Infrastructure funding is a chance to think beyond cars

Thanks to decades of car-centric policy in the United States, it is nearly impossible to get around in most cities and towns without a car. As a result, emissions from transportation have skyrocketed, and Americans have few alternatives when the price of gas rises.

We have a once-in-a-generation opportunity to course-correct. In November, President Biden signed the bipartisan  Infrastructure Investment and Jobs Act, which gives states access to historic levels of funding to upgrade the country’s infrastructure. 

While on paper, the infrastructure law dedicates the majority of its funding to roads, there’s a big opportunity for state and local governments to think more expansively about how to spend it. In many cases, a portion of this money can be flexed to support a wider range of mobility options. State and local governments can use it to make improvements to public transit systems, to build complete streets projects that allow people to walk and bike safely, to install bus shelters, and make improvements in line with the Americans with Disabilities Act (ADA) for the disabled and mobility impaired. These sorts of investments can begin to ensure safe, reliable, and accessible transportation for everyone, no matter where they live.

We especially stress the importance of investing in public transit. We know that abundant transit unlocks freedom of movement and dramatically increases access to opportunity. When people can count on the bus or train to get where they need to go, they can easily access jobs, education, medical care, culture, goods and services, and the daily life of their communities. They benefit from greater economic mobility and lower household costs. And because transit is resource-efficient and supports low-emissions neighborhoods, it’s also an indispensable tool to prevent climate change, clean our air and protect public health.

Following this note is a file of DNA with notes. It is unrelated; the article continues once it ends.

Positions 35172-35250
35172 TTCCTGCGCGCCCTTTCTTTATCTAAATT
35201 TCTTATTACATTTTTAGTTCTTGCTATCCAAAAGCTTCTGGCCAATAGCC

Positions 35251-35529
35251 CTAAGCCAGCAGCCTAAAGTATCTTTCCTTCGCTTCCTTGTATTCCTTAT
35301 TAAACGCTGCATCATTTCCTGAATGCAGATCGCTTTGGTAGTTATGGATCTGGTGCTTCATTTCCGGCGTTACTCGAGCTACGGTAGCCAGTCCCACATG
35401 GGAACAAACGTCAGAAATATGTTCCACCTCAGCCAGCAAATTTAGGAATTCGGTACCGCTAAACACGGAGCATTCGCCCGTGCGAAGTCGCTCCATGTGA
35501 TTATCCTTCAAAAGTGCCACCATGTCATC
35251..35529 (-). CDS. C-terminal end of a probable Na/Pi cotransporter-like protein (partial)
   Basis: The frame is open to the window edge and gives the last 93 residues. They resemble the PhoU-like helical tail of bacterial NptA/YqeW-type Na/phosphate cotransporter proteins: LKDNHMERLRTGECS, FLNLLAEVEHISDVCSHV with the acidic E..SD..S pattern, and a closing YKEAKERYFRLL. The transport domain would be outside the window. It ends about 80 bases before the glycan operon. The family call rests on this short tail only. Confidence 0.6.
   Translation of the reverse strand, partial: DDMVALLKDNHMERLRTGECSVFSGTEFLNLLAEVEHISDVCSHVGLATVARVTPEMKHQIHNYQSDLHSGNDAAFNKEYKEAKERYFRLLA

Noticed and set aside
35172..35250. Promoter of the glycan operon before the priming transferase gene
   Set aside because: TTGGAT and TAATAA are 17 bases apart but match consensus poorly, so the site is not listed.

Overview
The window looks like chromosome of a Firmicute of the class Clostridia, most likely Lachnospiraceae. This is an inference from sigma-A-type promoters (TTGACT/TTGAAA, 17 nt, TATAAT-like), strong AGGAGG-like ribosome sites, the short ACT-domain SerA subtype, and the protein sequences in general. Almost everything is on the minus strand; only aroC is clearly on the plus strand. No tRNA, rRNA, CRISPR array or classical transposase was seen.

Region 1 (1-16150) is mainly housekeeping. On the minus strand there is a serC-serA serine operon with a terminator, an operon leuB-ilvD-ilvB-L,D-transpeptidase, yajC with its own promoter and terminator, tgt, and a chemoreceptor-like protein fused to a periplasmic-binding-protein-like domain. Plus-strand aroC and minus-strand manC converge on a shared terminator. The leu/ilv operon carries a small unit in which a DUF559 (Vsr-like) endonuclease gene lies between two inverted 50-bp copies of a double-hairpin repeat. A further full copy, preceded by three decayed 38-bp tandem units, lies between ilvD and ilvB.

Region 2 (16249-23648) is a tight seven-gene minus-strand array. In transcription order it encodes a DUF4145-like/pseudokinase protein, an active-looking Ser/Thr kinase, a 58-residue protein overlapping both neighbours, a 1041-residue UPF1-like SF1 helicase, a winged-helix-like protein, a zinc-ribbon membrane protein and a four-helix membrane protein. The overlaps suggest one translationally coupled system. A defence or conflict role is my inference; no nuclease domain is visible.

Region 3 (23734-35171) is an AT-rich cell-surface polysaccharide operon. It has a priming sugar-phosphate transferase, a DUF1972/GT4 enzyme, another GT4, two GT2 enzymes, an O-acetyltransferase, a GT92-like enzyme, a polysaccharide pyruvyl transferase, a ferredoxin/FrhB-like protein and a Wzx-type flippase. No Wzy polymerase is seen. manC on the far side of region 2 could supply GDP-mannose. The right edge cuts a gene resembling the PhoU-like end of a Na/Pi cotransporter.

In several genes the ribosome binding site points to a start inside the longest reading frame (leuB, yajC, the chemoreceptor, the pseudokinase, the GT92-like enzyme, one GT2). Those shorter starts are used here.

The good news is that many of these improvements can be implemented on a short timeline and can quickly start paying climate and equity dividends, providing Americans with dignified and dependable alternatives to driving. 

With Russia’s war against Ukraine driving the price of gasoline to near historic records, and transportation emissions continuing to climb, now more than ever — for our economy and for our environment — we need state and local governments to take advantage of Infrastructure Investment and Jobs Act funding to dramatically up their investments in clean mobility solutions. We cannot drill our way out of this crisis, and building additional infrastructure for cars only prolongs our reliance on fossil fuels. 

We often imagine cars as the symbol of American freedom and independence, but the current gas crisis underscores the limitations of that ideal. If we want to embed genuine freedom in our infrastructure, we need bold investments that provide Americans with mobility options — instead of doubling down on car dependency. 

David Bragdon is the executive director of Transit Center and former president of the Metro Council in the Portland, Oregon metropolitan area. 

Tags Biden Carsharing Climate change Energy Infrastructure Joe Biden public tranpostation transit Transportation

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